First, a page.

I'd spell out the plot, but I'm only 100 pages in. I do know that Humpty Dumpty's been killed. He was a womanizing drunk involved in shady financial dealings, and someone bumped him off (the wall).

Why I like this book:

pg. 58, description of how things usually go down in the NCD:
...There's usually a rule of three somewhere. Either quantitative, as in bears, billy goats, blind mice, little pigs, fiddlers, bags of wool or what-have-you, or qualitative, such as small, medium, large, stupid, stupider, stupidest. If you come across any stepmothers, they're usually evil, woodcutters always come into fame and fortune, orphans are ten a penny, and pigs, cats, bears and wolves frequently anthropomorphize.

See? Beautiful.

pg. 76, they meet constable Tibbit, a fellow raised on wordplay. (longer, but worth it)
"...Sergeant Mary Mary, pleased to meet you."
The young officer thought for a moment. "Arrange a...symmetry."
He didn't answer for a moment, then said
"Many...martyrs agree."
"Are you OK?"
"Of course! It's an anagram. The trick is to make them make sense. I could have give you 'my matey arrangers' or 'my artery managers' but they sort of sound like anagrams, don't you agree?
"Tibbit. It's a palindrome. Easy to remember."
"First name?"
"Otto. Palindrome as well. Sister's name is Hannah. Father liked word games. Fourteen times world Scrabble champion. When he died, we buried him at Queenzieburn to make use of the triple word score. He spent the better part of his life campaigning to have respelt those words that look as though they're spelt wrongly but aren't."
"Such as?"
"Oh, skiing, vacuum, freest, eczema, gnu, diarrhea, that sort of thing. He also thought that 'abbreviation' was too long for its meaning, that 'monosyllabic' should have one syllable, 'dyslexia' should be renamed 'O' and 'unspeakable' should be respelt 'unsfzpxkable.'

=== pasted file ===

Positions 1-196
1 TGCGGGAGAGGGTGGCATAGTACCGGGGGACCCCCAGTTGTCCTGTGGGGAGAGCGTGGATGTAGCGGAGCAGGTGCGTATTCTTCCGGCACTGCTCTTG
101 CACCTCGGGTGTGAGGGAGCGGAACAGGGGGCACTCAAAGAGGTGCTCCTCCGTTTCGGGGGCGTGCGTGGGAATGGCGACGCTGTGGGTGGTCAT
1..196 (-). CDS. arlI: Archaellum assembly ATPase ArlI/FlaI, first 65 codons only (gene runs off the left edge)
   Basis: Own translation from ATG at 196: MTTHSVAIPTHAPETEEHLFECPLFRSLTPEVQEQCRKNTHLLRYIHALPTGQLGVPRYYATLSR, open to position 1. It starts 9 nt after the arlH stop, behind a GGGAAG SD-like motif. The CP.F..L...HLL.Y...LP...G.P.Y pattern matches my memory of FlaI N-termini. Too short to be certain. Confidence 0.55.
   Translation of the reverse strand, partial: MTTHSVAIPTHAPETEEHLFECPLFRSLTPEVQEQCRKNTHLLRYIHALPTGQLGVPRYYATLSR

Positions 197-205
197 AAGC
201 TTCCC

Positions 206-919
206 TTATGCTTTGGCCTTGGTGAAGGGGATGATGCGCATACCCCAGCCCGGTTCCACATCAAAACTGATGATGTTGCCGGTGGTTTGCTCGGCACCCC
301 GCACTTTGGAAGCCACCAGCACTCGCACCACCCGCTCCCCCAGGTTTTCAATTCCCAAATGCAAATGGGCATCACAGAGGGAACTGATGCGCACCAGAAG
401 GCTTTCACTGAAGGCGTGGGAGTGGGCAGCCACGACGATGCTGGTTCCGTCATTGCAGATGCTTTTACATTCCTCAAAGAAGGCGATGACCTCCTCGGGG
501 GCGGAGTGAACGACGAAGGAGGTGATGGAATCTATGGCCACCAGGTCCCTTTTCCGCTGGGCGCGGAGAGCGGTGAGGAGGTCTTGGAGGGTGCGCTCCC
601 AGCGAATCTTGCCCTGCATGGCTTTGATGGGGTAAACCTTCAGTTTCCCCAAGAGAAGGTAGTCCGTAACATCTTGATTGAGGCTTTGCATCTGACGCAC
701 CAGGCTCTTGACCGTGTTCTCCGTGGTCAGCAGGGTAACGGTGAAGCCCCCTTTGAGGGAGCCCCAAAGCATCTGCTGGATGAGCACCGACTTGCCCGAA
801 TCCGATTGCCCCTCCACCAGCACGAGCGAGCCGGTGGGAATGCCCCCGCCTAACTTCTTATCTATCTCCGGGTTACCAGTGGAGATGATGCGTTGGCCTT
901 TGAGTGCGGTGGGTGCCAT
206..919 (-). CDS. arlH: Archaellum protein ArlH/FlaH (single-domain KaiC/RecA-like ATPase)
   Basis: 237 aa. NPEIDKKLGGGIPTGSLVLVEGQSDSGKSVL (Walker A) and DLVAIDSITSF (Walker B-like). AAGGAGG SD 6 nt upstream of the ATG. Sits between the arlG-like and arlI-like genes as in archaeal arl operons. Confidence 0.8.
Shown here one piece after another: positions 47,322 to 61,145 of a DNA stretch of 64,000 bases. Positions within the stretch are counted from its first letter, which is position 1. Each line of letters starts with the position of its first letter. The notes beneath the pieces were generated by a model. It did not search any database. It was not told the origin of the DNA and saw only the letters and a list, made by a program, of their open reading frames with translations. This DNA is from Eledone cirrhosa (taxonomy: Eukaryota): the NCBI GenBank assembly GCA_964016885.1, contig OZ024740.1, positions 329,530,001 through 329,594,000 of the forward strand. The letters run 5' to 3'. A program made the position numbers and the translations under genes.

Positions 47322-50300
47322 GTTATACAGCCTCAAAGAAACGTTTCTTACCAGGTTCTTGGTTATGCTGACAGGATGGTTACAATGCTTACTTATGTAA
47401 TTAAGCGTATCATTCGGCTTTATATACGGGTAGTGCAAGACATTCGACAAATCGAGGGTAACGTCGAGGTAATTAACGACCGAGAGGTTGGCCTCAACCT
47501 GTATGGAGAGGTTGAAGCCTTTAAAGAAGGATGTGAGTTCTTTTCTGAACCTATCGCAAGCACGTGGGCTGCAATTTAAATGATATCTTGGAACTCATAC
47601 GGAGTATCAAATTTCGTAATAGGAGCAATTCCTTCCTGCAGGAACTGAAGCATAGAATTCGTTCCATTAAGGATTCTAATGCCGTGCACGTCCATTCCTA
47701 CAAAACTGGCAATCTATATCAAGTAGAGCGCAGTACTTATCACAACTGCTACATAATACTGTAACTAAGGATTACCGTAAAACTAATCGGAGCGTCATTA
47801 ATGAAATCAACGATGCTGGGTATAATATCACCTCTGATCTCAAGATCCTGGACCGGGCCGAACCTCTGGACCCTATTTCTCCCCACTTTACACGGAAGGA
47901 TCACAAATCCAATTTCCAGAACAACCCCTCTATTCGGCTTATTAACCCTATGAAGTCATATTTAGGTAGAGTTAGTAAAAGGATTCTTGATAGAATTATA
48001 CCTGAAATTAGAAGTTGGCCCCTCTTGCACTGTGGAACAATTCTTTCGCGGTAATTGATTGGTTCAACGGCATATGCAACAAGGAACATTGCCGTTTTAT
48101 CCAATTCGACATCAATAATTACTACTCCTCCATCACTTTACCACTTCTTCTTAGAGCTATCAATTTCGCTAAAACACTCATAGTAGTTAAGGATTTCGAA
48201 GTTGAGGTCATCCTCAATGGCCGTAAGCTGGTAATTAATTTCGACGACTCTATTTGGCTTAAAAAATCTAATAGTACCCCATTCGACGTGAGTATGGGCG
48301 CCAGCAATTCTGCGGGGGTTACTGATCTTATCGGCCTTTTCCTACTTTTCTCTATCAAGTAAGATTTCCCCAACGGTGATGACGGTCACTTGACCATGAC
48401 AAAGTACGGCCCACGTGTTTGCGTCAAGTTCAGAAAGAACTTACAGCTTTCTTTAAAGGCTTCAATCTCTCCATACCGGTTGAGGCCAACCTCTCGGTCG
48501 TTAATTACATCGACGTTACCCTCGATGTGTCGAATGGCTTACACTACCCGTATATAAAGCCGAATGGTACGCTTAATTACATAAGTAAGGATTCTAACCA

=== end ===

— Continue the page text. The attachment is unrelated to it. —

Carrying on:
Since I started writing this a week ago, I've gotten 50 more pages, so I've added
pg. 148, where our heroes meet suspect Lord Spongg.
"Thank you for seeing us, Lord Spongg-" began Mary, but Spongg interuppted her.
"Just 'Spongg' will do, Sergeant. I don't use my title much, but the first 'g' is short and the second 'g' long. Let it roll around for a bit before you let it go."
"Close enough. Just put the brakes on a little earlier and you'll be fine."

That's all I got. A post of almost-all-copied text, very little insight or critique. It feels cheap, but there it is.
This is the first book in author Jasper Fforde's new series. Before this, he wrote a mystery series called Thursday Next, which I plan to check out.

cc: New York Times Book Review


Emoticon Typo Commits
Area Woman To Second Date

I've spoken before on my disdain for emoticons. Here is a wonderful meditation on these nuisances.


Wordplay on Uranus

Why is it Uranus never ceases to amuse?
(I mean it. This is still funny to me.)


Say Anything...

A local one-stop supermarket offers a photo lab, barber shop, tailor, and CPAs in addition to its groceries, TVs, clownfish and Lion Bars.
Walking in today, I noticed a banner for the tailor:


I inquired within.

Anything? Truly?

Sure, yes. You bring it in.

Like, how about time and space?


Or, what about endings? Because I just saw The Final Cut with Robin Williams and I really liked it, but the end came and I was like huh? I may have been dozing a bit, but it seemed really abrupt, and even though my wife explained what she thought happened, I still was like I don't know, if that's what they wanted me to get out of it, I don't think they set it up well enough, 'cause I missed it. So, can you alter that?


OK, how about altars? I don't know if altars ever need altering, but I just thought that would be funny.


[walks to back of store. does not return.]

OK, then. Uh, thanks. I'll just, uh, head out to the rest of the store and get my sashimi.

My encounter left me with more questions than answers. Did the employee not speak English? What happened in the back room that she didn't return? Is she OK? Should I have checked on her, or alerted a manager? And I'm still unclear on what exactly they alter.

Hm. Tomorrow, I'm headed over to the car dealer. Apparently, if I can push, pull or drag anything to him, he's going to give me $2,000. I'm assuming day-old sashimi will qualify.